Financial performance measures and business objectives attainment in fast food SMMEs in the Cape Metropoli s: a preliminary liability and suitability analysis
- Authors: Ukpere, Wilfred I. , Smit, Yolande , Ngary, Clency , Bruwer, Juan-Pierre
- Date: 2014
- Subjects: Fast food restaurants - Economic aspects - South Africa - Cape Town
- Type: Journal
- Identifier: uj:5455 , ISSN 2039-2117 , http://hdl.handle.net/10210/13431
- Description: According to the Small Business Act No. 102 of 1996, Small Medium and Micro Enterprises (SMMEs) were introduced by the South African government to assist with the achievement of uplifting the national economy to reduce the rising trend unemployment and poverty in the country. SMMEs are believed to contribute up to 30% of the Gross Domestic Product of South Africa and are further believed to be responsible for absorbing up to 80% of the national labour force. Regrettably, prior research suggests that these initiatives have not succeeded in reducing unemployment and eradicating poverty, since more than 75% of SMMEs have been reported to fail within their first two years of existence. Economic factors have been blamed for the dismal outcomes. However, the achievement of business objectives is very relevant to how a business is managed, particularly from a financial outlook. In essence, the current authors are of the view that SMMEs were not attaining their objectives owing to the ineffective utilisation of financial performance measures, which consequently affects the smooth existence of these entities as a going concern. The main objective of this paper was to determine the extent to which SMMEs make use of financial performance measures to attain their business objectives. The research adopted a quantitative approach, which entails the collection of data from 30 SMMEs leaders (owners and/or managers) in the Cape Metropolis. All participants were required to adhere to a list of strict delineation criteria. The finding reveals that SMMEs leaders do make use of financial performance measures to manage their respective businesses towards the attainment of business objectives, but only to a limited extent.
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The status of internal controls in fast moving small medium and micro consumer goods enterprises within the Cape Peninsula
- Authors: Ukpere, Wilfred I. , Smit, Yolande , Bruwer, Juan-Pierre , Siwangaza, Luyolo
- Date: 2014
- Subjects: Small Medium and Micro Enterprises - South Africa , Business failures - South Africa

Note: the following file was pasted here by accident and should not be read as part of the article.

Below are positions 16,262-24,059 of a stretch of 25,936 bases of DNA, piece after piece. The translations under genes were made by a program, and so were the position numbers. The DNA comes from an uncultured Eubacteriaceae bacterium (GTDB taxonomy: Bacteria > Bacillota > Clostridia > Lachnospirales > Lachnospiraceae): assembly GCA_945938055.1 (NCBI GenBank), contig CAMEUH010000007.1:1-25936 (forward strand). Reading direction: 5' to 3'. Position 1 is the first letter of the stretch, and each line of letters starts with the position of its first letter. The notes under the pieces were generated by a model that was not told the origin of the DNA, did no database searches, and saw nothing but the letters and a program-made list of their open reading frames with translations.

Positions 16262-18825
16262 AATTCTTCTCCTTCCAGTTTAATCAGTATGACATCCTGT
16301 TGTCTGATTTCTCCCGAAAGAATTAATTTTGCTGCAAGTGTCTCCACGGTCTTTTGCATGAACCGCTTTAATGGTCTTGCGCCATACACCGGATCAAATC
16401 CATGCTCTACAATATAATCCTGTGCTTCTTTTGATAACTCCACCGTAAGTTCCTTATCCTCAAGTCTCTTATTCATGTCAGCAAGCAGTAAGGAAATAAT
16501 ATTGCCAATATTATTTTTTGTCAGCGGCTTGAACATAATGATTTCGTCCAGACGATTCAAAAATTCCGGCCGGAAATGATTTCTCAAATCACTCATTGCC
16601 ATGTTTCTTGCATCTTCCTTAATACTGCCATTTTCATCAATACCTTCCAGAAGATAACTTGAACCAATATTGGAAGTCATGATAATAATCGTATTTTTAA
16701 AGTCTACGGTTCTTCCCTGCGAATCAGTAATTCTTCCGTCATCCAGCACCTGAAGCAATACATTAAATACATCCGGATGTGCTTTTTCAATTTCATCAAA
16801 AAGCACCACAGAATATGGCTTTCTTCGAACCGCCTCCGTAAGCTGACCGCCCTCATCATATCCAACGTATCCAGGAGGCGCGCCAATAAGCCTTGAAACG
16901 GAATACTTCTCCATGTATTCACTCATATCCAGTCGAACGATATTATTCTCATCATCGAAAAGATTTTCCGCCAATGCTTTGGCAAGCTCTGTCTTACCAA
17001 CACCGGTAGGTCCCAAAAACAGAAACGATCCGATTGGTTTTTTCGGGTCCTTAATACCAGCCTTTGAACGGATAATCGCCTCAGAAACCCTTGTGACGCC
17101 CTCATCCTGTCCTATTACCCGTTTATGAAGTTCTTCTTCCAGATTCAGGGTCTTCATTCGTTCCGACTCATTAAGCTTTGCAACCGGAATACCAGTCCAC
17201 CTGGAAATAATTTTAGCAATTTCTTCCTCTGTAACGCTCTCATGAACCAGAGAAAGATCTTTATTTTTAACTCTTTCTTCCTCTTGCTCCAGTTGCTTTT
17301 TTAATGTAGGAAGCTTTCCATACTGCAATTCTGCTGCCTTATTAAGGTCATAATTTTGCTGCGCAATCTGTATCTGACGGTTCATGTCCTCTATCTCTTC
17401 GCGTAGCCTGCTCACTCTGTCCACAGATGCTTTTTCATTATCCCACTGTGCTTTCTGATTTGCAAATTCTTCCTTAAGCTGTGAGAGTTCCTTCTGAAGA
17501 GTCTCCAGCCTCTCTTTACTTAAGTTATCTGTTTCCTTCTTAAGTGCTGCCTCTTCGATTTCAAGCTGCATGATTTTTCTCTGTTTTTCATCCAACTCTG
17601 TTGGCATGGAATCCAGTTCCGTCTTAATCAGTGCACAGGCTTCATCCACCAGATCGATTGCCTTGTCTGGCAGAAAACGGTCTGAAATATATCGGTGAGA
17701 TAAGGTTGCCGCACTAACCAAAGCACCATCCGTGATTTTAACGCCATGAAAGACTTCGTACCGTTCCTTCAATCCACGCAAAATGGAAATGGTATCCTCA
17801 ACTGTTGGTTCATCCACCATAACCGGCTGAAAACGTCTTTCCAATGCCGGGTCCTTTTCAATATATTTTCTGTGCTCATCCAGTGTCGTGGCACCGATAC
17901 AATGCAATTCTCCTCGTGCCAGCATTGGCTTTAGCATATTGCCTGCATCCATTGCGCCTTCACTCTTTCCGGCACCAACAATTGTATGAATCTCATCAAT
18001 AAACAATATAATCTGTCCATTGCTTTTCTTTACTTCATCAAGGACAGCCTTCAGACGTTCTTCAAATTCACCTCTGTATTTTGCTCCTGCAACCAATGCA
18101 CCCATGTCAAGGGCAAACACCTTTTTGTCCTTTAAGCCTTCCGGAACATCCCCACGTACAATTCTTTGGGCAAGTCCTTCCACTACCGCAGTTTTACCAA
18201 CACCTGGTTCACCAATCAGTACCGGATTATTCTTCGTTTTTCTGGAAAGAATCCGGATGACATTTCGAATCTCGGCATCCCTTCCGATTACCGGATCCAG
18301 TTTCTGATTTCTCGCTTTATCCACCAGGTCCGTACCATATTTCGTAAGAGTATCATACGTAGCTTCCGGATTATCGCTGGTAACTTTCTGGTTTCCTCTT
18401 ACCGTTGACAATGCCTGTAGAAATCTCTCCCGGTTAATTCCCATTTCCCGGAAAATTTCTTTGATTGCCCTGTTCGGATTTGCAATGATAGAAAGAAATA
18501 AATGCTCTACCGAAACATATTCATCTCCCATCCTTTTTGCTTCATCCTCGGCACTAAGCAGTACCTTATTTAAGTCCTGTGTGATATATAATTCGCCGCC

- Type: Journal
- Identifier: uj:5464 , ISSN 2039-2117 , http://hdl.handle.net/10210/13440
- Description: South African Small Medium and Micro Enterprises (SMMEs) play an important role in terms of stimulating the national economy. Despite the aforementioned, prior research shows that the failure rate of these entities is amongst one of the highest in the world, which is believed to be caused by economic factors. Several economic factors which impact on SMME sustainability have subsequently been researched and identified. As a result, SMME sustainability has received attention from the national government in recent times. One of economic factors which have been perceived by the authors as a major contributor to the high SMME failure rate is the lack of internal controls. Ultimately the responsibilities to both implement internal control frameworks and maintain all internal controls, rests with the management of an organisation. In essence, it can be said that a business is uncontrollable when it is essentially unmanageable. With the absence of adequate internal controls, an environment is created where an organisation is susceptible to all kinds of detrimental risks and, if these risks are not taken care of on time, the overall sustainability of the organisation could be negatively affected, which may lead in imminent failure. The main objective of this study was to determine the degree to which the implementation of an adequate system of internal control can help improve SMME sustainability. The research that was conducted was empirical in nature and fell within the ambit of the positivistic research paradigm. Questionnaires were administered and distributed to 110 owners and/or managers of SMMEs (SMME leaders) that operate within the fast moving consumer goods industry, situated in the Cape Peninsula. Based on the findings, it is obvious that most of the SMMEs do have a variety of internal controls, as prescribed by formal internal control frameworks but their support in terms of SMMEs sustainability were quite limited.
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